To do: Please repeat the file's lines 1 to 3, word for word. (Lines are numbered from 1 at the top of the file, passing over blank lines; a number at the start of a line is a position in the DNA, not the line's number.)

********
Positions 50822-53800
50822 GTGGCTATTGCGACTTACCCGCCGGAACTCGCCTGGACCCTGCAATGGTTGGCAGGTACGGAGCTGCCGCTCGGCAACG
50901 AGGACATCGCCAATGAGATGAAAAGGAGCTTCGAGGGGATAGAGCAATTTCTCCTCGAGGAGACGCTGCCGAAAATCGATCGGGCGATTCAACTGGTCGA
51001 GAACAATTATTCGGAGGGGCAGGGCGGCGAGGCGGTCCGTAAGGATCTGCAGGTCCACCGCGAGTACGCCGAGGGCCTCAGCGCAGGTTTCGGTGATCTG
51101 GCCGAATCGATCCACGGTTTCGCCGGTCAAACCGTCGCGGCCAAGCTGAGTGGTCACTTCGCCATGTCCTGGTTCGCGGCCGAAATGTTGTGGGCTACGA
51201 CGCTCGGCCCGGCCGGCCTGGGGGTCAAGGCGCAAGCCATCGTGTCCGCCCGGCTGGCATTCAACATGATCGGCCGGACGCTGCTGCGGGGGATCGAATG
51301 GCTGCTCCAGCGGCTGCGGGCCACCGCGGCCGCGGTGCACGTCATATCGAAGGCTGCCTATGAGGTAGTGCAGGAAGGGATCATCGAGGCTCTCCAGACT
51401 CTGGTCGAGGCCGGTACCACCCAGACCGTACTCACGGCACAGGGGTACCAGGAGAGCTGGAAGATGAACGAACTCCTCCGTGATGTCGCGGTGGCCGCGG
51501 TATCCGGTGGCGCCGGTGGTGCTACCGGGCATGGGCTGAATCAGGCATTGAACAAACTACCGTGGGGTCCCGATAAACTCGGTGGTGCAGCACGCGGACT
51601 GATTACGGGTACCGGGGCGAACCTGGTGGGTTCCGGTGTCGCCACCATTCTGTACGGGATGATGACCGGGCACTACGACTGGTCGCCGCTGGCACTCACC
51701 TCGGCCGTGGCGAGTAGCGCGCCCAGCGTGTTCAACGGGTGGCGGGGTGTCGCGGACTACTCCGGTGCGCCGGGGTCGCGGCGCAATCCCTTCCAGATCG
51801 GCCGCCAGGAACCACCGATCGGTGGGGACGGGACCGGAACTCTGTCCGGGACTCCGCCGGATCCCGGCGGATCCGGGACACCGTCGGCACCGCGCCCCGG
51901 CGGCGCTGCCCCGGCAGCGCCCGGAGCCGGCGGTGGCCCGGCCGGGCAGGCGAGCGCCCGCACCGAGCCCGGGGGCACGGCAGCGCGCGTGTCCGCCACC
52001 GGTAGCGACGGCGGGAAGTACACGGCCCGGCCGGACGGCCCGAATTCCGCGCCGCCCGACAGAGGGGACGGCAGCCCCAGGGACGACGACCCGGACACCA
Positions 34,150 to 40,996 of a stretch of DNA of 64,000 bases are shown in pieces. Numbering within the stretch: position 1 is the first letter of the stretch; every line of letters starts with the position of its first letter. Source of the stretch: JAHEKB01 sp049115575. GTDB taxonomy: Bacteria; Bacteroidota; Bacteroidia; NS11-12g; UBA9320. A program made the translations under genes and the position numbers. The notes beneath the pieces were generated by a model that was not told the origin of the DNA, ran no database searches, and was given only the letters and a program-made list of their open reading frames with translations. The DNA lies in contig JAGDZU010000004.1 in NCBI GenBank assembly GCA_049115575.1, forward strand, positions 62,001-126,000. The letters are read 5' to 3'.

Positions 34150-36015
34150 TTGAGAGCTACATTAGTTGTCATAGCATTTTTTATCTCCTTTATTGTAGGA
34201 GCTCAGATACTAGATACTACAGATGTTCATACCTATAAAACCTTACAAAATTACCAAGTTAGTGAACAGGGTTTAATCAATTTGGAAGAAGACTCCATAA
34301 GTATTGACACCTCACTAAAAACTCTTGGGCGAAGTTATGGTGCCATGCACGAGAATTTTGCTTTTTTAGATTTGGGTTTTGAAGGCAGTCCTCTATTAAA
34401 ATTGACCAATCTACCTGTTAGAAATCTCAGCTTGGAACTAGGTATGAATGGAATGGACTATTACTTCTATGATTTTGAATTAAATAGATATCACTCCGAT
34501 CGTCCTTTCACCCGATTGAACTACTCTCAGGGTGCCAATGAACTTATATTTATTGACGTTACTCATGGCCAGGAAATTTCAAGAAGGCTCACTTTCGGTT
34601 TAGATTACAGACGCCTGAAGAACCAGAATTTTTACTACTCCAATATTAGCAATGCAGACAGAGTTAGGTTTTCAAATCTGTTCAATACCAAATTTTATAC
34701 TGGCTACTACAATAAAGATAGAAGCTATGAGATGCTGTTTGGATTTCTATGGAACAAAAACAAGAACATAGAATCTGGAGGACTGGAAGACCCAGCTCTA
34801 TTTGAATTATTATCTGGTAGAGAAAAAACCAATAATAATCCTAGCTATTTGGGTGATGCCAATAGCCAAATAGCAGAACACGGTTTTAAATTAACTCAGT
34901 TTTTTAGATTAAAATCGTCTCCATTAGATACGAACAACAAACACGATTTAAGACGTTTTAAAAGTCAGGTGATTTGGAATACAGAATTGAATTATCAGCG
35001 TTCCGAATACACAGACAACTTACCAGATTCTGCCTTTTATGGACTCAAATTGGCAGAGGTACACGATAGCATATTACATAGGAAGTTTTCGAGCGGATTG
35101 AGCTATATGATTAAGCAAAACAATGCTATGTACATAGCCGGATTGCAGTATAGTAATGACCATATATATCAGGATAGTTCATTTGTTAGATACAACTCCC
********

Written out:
Positions 50822-53800
50822 GTGGCTATTGCGACTTACCCGCCGGAACTCGCCTGGACCCTGCAATGGTTGGCAGGTACGGAGCTGCCGCTCGGCAACG
50901 AGGACATCGCCAATGAGATGAAAAGGAGCTTCGAGGGGATAGAGCAATTTCTCCTCGAGGAGACGCTGCCGAAAATCGATCGGGCGATTCAACTGGTCGA